By Alec Clayton
As summer creeps in and as we begin to see hope for an end to the COVID pandemic, Childhood’s End Gallery celebrates rejuvenation with an exhibition called “Bloom.” It features flowers, flowers and more flowers by local artists, plus paintings, etchings, sculptures and a cascading curtain of living flowers by Olympia artist Kathy Gore Fuss.
Frehse is showing a selection of six landscape scenes in acrylic and collage. Each is an image of a small section of a pond or meadow with sparkling, heavily textured blues and other colors of nature, plus such foreign elements as flowing lines of wire or woven pieces of basketry. The result is a jazzy improvisation of painterly marks. These paintings are simultaneously relaxing and exciting.
Fowler’s five little, acrylic paintings are close-up images inspired by photographs she took along the Oregon Coast. They focus on rusted water towers, parts of piers and moss-covered pilings. One, titled “Reach for It,” shows the handle of what might be a cabinet door, with many areas of blue, green, rust and gray. The handle looks three-dimensional. “Countdown” depicts printed numerals on the side of a barge or pier, indicating the water level. They could also be, as hinted by the title, the countdown to a rocket blastoff.
Schoening has four small, pastel-and-graphite drawings of individual blooms on a light-gray background. All is soft — soft edges, soft shading and subtly glowing light. She’s showing one oil painting on a circular panel, also very small (13.5 inches in diameter), with brilliant, purple petals on a dark background. The beauty of these pieces grows on the viewer.
Toney’s created eight porcelain, copper and mixed-media sculptures of lifelike orchids. Some stand upright on plinths, while others hang on walls. An impressive group of three with root balls is presented in starkly contrasting, black display cases. On each orchid is a delicately sculpted pollinator: a bee, a spider, whatever creature pollinates that particular species of orchid. Works by Henderson, Powell and Wilson are all joyful and colorful.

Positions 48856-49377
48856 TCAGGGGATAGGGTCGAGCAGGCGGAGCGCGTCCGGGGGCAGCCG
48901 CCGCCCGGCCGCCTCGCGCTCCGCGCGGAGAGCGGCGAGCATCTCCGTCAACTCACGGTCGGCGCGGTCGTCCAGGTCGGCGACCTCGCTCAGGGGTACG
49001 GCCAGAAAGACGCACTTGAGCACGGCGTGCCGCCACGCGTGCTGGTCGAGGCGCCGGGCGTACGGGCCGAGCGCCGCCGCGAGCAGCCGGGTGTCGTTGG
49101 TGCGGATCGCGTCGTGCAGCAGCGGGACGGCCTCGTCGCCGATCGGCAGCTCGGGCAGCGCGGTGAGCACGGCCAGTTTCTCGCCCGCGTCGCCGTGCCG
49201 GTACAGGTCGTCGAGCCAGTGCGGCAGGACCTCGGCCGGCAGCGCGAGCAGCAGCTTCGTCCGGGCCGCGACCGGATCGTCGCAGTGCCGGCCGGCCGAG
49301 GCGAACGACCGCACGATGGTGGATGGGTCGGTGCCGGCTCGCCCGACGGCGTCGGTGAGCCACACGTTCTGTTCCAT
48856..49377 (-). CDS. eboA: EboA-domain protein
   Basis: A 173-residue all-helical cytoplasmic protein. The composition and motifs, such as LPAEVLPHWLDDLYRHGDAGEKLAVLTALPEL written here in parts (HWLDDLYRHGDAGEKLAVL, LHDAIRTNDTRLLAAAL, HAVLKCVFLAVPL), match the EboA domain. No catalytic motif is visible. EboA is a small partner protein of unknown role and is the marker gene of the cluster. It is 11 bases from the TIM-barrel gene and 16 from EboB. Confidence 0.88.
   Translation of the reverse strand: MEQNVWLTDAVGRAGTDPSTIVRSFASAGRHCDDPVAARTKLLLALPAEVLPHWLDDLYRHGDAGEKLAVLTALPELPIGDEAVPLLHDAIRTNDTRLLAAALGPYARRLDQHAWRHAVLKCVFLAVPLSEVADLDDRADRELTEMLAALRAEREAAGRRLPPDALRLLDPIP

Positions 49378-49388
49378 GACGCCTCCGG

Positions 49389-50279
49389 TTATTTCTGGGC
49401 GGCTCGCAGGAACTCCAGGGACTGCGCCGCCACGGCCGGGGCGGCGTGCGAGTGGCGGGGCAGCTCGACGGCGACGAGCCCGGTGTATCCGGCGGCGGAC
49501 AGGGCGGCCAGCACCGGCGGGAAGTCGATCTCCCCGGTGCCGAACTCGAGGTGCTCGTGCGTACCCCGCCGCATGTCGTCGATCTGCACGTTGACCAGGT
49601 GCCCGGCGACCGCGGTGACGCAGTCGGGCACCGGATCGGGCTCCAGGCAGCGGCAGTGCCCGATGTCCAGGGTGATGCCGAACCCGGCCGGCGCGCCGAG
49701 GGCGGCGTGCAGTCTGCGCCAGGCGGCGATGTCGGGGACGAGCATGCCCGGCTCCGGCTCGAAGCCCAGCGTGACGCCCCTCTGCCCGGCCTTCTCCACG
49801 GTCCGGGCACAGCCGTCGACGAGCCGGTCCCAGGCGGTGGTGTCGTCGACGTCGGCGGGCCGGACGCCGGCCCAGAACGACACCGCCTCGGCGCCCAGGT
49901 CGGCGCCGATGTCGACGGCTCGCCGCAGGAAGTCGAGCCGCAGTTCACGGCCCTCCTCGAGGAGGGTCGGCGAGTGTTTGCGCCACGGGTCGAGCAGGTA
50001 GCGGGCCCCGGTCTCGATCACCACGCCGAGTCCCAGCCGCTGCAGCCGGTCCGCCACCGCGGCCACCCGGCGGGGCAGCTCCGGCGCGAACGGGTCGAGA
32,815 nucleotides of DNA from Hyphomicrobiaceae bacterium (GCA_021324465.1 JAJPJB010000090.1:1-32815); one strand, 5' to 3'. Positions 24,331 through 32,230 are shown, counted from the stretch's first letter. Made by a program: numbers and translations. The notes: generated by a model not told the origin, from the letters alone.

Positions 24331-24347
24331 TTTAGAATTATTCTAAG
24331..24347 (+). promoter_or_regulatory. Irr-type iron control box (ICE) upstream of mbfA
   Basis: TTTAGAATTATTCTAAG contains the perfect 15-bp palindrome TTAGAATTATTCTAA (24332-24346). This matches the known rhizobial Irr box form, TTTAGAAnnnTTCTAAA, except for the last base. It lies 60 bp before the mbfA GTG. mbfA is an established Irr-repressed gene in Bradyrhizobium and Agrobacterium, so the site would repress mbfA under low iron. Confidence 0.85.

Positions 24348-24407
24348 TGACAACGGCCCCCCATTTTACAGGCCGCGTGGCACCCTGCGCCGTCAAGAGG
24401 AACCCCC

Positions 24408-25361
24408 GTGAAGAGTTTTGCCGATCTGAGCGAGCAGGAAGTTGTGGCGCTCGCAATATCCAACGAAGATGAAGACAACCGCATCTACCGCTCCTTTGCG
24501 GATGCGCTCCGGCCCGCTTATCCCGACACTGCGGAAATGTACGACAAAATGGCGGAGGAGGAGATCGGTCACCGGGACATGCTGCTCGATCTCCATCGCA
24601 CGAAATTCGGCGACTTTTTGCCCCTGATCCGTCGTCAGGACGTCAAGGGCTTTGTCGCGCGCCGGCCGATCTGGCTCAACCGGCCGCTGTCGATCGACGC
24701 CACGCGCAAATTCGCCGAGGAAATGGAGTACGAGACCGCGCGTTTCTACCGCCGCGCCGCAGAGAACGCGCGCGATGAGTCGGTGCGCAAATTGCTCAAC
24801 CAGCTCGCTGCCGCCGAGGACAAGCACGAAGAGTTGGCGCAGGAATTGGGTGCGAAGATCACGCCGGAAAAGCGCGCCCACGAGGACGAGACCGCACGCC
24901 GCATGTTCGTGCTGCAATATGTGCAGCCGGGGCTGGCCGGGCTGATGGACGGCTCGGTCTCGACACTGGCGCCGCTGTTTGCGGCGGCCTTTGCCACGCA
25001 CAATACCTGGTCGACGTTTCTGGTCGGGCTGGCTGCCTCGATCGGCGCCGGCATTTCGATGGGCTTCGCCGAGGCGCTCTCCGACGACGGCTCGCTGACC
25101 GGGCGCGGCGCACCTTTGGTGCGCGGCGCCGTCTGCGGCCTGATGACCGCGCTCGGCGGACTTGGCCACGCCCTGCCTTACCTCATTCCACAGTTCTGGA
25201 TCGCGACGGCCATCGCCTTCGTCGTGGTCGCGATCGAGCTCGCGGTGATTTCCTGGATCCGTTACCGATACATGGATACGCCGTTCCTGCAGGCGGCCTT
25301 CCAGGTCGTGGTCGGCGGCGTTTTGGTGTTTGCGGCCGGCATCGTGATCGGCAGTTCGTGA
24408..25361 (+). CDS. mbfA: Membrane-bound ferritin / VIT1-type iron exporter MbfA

Now for the pièce de résistance: Gore Fuss’s installation, “A Place to Pause.” It’s a curtain of hanging garlands in the doorway and one corner of the gallery, reaching into the gallery and its gift shop. This is the third in a series of floral arrangements conceived by Gore Fuss and created by teams of volunteers. The earlier arrangements were installed in outdoor settings in Olympia. Her first installation, “A Place to Mourn,” was installed on a friend’s property in Olympia’s northeastern neighborhood; the second, “A Place to Reflect,” in a small park near Garfield Elementary School. These floral works have been directly connected to losses suffered due to COVID. Gore Fuss explains she decided to step outside her usual studio work and create art that was “engaging and experiential,” a gift to her community.
The garlands are made of spray roses. Each is assembled with a snipped rosebud inserted on a threaded needle, which each flower onto lei thread. Each color required 100 bunches of spray roses. There are more than 350 garlands and 20,000 rosebuds in the larger form, “which feels like a floating cloud of beauty to me,” the artist said. “The flowers are in a process of drying, shifting colors and textures to evolve into an altered version of where they began. That process is a relevant metaphor for me in making this work. We all have been forced to adapt, shift and cope during the pandemic.”
Adjacent to the floral curtain are photographs of volunteers interacting with the hanging flowers, peeking from between them and wearing them as leis and so forth. The installation includes a journal for visitors to leave notes, a poem by Olympia poet laureate Ashly McBunch “and seating,” Gore Fuss explains, “that allows all of us to take time to pause as we try and figure out what a new normal might be.”
Two lines from McBunch’s poem aptly summarize “A Place to Pause”:
the whispered comfort of the
dance of hanging flowers
10 a.m. – 6 p.m. Mondays – Saturdays,
11 a.m. – 5 p.m. Sundays through July 31
Childhood’s End Gallery,
222 Fourth Ave. W, Olympia